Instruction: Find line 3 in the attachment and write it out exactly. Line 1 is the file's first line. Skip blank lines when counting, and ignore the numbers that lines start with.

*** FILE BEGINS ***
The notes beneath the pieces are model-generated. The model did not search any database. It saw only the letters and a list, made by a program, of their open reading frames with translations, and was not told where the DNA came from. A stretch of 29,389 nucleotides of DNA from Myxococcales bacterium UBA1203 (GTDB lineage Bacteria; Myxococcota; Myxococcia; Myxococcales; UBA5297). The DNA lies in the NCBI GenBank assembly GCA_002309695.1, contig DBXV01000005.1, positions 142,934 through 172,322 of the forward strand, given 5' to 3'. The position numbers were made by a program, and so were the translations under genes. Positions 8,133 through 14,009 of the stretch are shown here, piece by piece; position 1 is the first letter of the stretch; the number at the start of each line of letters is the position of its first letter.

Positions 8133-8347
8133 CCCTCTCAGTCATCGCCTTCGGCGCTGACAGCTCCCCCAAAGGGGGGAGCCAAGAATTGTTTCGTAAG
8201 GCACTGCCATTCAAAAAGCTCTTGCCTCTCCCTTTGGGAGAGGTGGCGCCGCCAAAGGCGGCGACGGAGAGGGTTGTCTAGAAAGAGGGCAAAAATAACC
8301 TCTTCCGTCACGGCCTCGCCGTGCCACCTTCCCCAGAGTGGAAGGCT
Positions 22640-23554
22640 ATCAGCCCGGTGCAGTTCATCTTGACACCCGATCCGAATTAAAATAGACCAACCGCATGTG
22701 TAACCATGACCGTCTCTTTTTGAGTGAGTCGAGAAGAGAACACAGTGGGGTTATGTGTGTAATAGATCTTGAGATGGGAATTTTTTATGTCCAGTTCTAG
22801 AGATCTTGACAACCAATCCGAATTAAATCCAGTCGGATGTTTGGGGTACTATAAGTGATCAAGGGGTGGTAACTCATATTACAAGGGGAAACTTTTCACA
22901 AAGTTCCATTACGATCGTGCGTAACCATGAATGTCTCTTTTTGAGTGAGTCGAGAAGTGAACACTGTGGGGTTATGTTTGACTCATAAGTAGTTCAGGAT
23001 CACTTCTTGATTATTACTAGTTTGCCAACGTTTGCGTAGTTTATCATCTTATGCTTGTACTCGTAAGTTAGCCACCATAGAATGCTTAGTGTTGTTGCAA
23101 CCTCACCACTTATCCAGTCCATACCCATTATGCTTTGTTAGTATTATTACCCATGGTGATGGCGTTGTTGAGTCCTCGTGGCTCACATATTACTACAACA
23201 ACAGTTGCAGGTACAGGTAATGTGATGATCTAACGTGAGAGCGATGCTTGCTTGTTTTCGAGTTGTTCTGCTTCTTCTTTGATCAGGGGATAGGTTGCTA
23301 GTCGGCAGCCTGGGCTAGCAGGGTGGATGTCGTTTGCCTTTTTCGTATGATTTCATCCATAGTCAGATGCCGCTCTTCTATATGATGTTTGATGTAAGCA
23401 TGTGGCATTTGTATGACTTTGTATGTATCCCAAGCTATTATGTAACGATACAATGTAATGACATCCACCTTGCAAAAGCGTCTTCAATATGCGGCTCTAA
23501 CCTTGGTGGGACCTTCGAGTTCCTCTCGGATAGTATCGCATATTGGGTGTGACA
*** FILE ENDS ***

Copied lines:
8133 CCCTCTCAGTCATCGCCTTCGGCGCTGACAGCTCCCCCAAAGGGGGGAGCCAAGAATTGTTTCGTAAG